1. How did the idea for the underwater egg hunt come about?

Ray's Splash Planet is open year round, and through the years we have added multiple special events. Our main three events are Easter, Halloween, and Christmas. We like to embrace the fact that we are one of a few indoor water parks in the area, and try to incorporate a fun water aspect into all we do. This is evident with our Swim with Santa, Haunted Pool Deck tour, and of course the Underwater Egg Hunt.
2. What other activities do you offer at the hunt?

The main attraction is obviously the egg hunt, but we do offer a few other activities. A temporary tattoo station, coloring, and craft areas are staples at our special events. The Easter Bunny and the Mecklenburg County Park and Recreation mascot, RAY will be making the rounds all night. The facility opens to participants at 6:00 pm and the hunts start at 6:30 pm. This year will be our very first ‘Duck Drop’ for adults. Each adult that stays until 7:30 pm will be assigned a number that corresponds to a rubber ducky, and we will race all the ducks down the slide and around the lazy river.  Three winners will receive a prize basket.
3. What prizes are included in the eggs? Is there a mixture of floating and sunken eggs?

We use both floating and sinkable eggs at this event, and all of our eggs are empty. To make this program more cost-effective and sustainable, we have decided to have all kids trade in any eggs they find for a prize pack. The prize pack is an age appropriate goody bag similar to what you would see at a birthday party. This year we will have a special golden egg hidden for each hunt, and the finder will receive a special prize.
4. How do you staff this event?

All hands on deck. We have scheduled four full-time staff: Facility Manager, Pool Supervisor, Front Desk Supervisor, and Admin. Assistant. We have 10 dry part-time staff handling front of house including two cash registers, crafts, concession stand, and crowd control. We have around 20 wet part-time staff to include photographers, pool crowd control, traditional lifeguards, and characters.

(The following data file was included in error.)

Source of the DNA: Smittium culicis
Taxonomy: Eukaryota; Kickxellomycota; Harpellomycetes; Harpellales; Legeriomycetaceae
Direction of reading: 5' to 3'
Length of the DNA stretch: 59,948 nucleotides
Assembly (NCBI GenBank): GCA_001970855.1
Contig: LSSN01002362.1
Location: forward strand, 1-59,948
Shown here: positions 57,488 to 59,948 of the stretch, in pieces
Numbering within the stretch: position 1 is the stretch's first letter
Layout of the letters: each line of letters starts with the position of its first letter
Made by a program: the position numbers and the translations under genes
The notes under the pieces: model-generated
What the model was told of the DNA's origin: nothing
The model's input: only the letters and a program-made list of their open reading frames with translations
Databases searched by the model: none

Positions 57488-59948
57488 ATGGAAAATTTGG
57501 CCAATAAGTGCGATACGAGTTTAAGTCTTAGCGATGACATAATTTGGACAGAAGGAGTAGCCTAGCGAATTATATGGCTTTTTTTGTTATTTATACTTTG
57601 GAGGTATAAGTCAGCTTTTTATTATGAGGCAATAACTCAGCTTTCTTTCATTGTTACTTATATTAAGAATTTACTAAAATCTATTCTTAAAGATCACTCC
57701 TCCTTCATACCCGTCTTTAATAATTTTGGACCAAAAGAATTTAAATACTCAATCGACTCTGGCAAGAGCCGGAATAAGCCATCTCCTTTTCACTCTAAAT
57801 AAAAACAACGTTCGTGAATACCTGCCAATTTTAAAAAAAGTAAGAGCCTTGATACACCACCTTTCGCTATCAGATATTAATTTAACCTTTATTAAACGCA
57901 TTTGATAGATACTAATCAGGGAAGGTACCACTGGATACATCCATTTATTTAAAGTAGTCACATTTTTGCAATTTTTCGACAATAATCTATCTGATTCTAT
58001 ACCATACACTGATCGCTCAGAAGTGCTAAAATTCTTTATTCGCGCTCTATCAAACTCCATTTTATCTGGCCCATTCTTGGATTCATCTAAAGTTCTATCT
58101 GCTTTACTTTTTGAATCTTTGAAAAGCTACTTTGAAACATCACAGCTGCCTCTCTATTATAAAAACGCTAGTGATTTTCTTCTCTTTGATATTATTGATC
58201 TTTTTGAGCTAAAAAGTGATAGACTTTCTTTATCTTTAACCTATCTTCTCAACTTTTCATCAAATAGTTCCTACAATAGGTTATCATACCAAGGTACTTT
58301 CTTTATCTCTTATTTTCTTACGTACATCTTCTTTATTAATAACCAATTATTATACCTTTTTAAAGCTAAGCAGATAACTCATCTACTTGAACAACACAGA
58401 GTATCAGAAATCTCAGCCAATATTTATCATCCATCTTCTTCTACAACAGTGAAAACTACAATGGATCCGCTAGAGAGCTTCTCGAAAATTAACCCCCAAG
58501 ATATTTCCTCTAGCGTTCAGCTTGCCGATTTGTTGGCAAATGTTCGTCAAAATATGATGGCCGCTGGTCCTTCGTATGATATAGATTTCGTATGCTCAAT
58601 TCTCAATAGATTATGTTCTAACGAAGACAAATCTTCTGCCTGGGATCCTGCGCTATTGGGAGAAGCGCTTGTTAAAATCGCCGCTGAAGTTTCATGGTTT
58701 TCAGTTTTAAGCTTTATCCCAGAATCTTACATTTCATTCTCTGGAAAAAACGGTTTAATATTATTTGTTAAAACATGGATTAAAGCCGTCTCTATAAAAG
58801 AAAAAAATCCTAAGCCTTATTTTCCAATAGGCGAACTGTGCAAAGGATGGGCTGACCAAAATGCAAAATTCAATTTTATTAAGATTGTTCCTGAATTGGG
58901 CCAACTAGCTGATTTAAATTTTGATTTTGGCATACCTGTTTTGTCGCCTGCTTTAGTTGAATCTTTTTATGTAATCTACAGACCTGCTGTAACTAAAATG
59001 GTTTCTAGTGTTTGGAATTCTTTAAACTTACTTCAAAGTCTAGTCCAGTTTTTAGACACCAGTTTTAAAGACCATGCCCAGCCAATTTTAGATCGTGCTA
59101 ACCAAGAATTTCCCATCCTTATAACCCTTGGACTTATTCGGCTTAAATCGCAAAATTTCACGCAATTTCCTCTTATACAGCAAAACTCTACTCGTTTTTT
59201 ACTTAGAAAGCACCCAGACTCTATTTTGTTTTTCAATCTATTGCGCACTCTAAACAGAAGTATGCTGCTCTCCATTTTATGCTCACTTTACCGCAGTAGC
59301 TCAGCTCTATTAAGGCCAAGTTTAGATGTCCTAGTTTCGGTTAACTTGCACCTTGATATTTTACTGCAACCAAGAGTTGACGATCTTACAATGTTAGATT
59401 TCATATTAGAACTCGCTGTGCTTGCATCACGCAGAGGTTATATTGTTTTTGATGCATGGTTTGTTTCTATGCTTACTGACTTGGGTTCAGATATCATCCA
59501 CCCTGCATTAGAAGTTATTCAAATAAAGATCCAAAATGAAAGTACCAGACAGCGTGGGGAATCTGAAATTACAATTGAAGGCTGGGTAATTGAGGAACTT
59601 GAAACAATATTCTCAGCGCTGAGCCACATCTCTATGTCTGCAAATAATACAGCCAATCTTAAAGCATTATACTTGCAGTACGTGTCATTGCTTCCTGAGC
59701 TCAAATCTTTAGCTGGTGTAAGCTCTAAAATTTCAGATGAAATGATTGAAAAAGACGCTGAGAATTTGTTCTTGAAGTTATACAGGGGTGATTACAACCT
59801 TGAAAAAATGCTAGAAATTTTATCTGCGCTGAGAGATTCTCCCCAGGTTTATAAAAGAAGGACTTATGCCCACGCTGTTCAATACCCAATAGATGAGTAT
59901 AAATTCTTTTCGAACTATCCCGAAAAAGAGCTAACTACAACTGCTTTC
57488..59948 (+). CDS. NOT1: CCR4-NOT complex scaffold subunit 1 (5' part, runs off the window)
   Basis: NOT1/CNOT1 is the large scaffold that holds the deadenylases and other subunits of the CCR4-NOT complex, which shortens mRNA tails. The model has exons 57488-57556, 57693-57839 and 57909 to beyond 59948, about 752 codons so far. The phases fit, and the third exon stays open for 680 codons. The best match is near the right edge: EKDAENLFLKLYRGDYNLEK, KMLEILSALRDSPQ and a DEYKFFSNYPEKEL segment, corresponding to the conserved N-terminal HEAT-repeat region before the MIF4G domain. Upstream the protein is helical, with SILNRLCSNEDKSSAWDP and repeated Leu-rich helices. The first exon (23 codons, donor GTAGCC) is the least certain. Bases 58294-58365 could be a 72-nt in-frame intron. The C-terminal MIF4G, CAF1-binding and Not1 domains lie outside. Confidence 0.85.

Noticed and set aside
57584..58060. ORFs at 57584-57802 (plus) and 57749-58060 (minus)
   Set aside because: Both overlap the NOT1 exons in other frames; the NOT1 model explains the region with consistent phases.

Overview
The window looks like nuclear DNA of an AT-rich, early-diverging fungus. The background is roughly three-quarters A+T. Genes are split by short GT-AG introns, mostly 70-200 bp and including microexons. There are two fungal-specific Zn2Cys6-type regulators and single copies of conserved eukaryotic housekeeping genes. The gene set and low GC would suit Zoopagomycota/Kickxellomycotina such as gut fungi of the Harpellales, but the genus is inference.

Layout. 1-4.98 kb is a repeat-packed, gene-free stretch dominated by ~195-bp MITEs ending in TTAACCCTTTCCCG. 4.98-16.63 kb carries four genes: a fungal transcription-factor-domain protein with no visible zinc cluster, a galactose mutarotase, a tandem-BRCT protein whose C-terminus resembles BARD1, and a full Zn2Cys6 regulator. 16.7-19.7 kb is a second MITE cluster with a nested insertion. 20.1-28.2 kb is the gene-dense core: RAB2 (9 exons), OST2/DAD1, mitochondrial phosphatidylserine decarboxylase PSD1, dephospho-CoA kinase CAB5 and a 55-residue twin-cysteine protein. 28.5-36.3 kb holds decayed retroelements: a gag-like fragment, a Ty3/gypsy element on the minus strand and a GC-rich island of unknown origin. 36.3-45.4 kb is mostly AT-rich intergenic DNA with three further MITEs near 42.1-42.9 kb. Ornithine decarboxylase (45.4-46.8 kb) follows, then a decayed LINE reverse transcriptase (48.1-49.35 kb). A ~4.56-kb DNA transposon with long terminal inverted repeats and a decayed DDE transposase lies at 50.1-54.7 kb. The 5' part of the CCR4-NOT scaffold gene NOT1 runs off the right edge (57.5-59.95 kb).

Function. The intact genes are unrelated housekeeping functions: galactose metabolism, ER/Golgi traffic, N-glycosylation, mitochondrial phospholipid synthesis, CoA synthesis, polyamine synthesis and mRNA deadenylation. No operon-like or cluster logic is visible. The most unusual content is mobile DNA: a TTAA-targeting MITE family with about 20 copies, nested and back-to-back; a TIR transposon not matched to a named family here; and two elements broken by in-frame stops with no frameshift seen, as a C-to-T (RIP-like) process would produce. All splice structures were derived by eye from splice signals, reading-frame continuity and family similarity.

5. How do you market this event to the public?

In the past we have had a live morning news crew on site, which is great - except for the tough part of recruiting kids to play in our pool at 6:00 am to advertise. Additionally, we do Facebook, targeted participant emails, a press release, and around 20 free online posts with blogs/event calendars.
6. Are there any notable challenges that occur when trying to plan an event like this?

Our pool area capacity is 555 people, and our goal is around 300-400 total people for this event. We would hate to turn away anyone, which is often not a factor with most outdoor hunts. Starting each egg hunt is also challenging - as one errant whistle by a lifeguard to stop a patron from running can set off an entire flock of 3-4 year old’s. Once the first kid commits, the hunt is on. Parking is a major challenge onsite. We have around 180 spots including our overflow lot, so parking can be tight when you factor in 34 staff plus 400 participants.
7. What has been the biggest success of this event?

This event is super fun. As with most egg hunts, the “hunt” only lasts 30 seconds, but it is an intense 30 seconds. We do allow the public to use the other parts of the pool (big slide, lap lane, lazy river) during hunts, and also encourage the craft areas and bunny pictures. The night is full of fun, and we have had great success with this annual program.